During the sessions, the students will be covering the different stages of the writing process including brainstorming, plotting, writing, and editing. The students will also be delving into the specific aspects of fantasy writing including world-building, magical elements, and heroes and villains.

— Lee Edward Fodi

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25th anniversary – White Jade Tiger


To celebrate the upcoming 25th anniversary of Julie Lawson’s White Jade Tiger, Dundurn is publishing a new edition — complete with a new cover. The text also got a makeover.

Julie reread the text with a ruthless editor’s eye, correcting typos, cutting unnecessary adjectives and deleting unnecessary space breaks. During the process she discovered how vividly she remembered the process of writing the book. Certain passages brought back hair-tearing struggles while others filled her with the same joy she’d felt when creating them.

White Jade Tiger has led to awards and nominations, hundreds of reading tours throughout BC, and thousands of letters from readers. It has been optioned for a movie, performed as a play by Victoria’s Kaleidoscope Theatre, and is still the theme of walking tours in Victoria’s Chinatown. The book that began as a title scribbled in a notebook has had a very good run so far. Long may it continue!

— Julie Lawson

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CWILL members do apps too!

After twenty years in children’s print publishing as an author and illustrator, I enrolled in UBC’s unique interdisciplinary MA in Children’s Literature program. During my degree I became interested in children’s media, particularly animating picturebooks for trailers and story apps for the iPad. I began a hybrid thesis which involved researching picturebook scholarship and how I could apply it to creating quality story apps. That academic study became a commercial project when I founded Rascal Media.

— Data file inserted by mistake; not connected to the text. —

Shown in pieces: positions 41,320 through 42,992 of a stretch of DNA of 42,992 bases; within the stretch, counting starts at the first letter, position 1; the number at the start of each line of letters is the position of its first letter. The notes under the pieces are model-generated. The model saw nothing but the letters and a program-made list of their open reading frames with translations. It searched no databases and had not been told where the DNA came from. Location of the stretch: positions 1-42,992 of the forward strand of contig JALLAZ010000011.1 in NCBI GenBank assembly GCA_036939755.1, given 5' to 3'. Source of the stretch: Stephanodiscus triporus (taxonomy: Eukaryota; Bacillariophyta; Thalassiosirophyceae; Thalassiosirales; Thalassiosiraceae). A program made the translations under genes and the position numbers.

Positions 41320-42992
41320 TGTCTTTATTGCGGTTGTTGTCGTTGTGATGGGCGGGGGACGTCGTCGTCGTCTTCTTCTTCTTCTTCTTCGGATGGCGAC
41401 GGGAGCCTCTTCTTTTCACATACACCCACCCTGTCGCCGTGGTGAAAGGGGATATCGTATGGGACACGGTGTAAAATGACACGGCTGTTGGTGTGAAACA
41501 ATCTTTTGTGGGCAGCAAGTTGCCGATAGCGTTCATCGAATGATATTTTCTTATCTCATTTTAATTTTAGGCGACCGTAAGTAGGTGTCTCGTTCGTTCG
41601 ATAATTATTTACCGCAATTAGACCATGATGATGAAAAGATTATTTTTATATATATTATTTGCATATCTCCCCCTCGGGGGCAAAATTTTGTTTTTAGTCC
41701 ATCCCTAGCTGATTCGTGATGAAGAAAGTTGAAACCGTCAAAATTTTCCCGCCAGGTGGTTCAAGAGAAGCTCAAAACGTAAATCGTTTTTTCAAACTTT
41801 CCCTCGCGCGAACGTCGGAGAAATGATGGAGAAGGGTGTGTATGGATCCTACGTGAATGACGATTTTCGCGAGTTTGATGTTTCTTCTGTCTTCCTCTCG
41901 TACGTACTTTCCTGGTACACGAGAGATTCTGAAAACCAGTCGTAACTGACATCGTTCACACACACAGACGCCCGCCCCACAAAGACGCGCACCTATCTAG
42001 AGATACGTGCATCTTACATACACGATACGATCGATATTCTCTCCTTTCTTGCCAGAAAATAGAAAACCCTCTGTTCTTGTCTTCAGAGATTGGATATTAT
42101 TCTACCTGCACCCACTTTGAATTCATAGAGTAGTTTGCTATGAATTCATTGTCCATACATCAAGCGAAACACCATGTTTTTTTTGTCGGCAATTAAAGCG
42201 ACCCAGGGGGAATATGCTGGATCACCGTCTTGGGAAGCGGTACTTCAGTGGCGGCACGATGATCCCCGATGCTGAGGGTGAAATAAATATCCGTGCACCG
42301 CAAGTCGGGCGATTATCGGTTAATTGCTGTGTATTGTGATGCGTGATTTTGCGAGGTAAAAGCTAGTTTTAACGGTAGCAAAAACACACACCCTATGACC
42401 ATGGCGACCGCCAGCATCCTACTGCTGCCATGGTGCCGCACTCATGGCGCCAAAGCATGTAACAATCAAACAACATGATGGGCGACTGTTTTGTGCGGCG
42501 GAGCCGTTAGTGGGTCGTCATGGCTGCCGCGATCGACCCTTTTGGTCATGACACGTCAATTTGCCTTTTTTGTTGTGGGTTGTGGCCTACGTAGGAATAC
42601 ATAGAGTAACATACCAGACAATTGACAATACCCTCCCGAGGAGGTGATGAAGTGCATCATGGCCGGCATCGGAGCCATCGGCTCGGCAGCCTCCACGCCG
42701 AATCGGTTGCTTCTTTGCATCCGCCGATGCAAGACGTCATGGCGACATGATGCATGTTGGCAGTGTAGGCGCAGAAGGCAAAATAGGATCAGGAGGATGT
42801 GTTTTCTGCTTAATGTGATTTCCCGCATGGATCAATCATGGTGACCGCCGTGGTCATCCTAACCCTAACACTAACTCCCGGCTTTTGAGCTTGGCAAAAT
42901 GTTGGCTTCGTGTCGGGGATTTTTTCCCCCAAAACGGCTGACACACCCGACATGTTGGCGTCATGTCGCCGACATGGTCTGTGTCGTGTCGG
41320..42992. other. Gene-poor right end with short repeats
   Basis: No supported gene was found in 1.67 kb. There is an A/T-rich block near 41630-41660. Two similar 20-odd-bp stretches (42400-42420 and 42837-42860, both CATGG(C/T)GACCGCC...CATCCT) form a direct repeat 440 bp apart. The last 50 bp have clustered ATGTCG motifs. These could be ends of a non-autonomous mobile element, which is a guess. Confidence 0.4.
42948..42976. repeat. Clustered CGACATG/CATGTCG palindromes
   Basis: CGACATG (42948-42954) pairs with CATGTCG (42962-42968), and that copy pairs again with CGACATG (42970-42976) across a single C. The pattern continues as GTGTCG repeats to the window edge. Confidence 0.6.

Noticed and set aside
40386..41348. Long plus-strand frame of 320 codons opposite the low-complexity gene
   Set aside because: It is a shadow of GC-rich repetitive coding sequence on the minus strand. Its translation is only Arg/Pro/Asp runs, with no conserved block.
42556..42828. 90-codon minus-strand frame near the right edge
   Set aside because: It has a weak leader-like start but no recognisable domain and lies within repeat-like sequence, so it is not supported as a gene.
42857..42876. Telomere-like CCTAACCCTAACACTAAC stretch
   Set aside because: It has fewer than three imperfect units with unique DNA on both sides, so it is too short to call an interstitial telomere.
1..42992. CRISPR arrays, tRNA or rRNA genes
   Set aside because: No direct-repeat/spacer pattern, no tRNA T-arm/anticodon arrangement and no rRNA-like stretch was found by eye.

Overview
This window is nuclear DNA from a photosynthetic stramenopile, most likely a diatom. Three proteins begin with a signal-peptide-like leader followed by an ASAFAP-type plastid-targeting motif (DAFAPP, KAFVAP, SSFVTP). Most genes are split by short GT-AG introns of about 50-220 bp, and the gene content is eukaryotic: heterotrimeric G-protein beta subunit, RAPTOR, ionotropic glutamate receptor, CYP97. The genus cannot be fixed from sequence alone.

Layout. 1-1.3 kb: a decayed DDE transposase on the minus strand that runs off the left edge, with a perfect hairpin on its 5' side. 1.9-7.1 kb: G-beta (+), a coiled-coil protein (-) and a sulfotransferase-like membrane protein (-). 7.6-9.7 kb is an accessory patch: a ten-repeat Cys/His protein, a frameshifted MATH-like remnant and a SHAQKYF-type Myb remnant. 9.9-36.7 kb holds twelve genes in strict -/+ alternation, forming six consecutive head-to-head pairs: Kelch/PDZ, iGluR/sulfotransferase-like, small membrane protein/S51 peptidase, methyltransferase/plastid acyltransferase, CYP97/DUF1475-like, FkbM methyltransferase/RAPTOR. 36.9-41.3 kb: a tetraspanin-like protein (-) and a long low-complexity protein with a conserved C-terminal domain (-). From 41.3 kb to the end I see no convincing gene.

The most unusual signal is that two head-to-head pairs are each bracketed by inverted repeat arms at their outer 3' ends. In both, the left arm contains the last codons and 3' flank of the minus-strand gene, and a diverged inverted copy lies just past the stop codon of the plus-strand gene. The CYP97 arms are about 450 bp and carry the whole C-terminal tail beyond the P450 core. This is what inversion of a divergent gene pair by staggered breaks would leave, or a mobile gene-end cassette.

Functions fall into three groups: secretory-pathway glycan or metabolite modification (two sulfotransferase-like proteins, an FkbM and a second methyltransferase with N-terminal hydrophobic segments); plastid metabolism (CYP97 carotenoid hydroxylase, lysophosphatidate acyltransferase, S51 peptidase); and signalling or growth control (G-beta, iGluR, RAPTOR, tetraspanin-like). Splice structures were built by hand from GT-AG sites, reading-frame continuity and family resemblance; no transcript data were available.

But I’m not the first CWILL member to have a story app in the iTunes Store. Check out Paola Opal’s Saffy Looks for Rain and Rebecca Kool’s Fly Catcher Boy! Rebecca’s app was developed by former CWILL president, Crystal Stranaghan. Following their leads, I’m proud to announce the completion of my story app for the iPad.

The King’s Ears is an inventive, beautifully illustrated, animation-rich, and highly interactive story app adapted from the award-winning children’s picturebook, The King Has Goat Ears, published by Vancouver’s Tradewind Books. Narrated by Terry Jones of Monty Python fame, this retelling of an ancient Greek myth by CWILL member and early childhood specialist Katarina Jovanovic shines with wisdom and wit. The King’s Ears is about accepting yourself just the way you are. The app’s meaningful and fun interactions, beautiful sounds, and child-controlled animations stimulate laughter and thoughtful discussion.

The King’s Ears story App trailer from Cynthia Nugent on Vimeo.

The beta is essentially the same as the version which will be in the App Store in November. If you would like to download it now for free in exchange for some feedback, please complete the Rascal Media contact form so I can send you a beta invitation. I am hoping to get feedback from as many people as possible during the beta period so we know the app is stable before selling it in iTunes. It works on any iPad or iPad mini except for the very first one that came on the market.

Please share with any teachers, librarians, teacher librarians and students who might be interested in story apps. The app appeals to a broad range of ages but I’d say the sweet spot is grade two.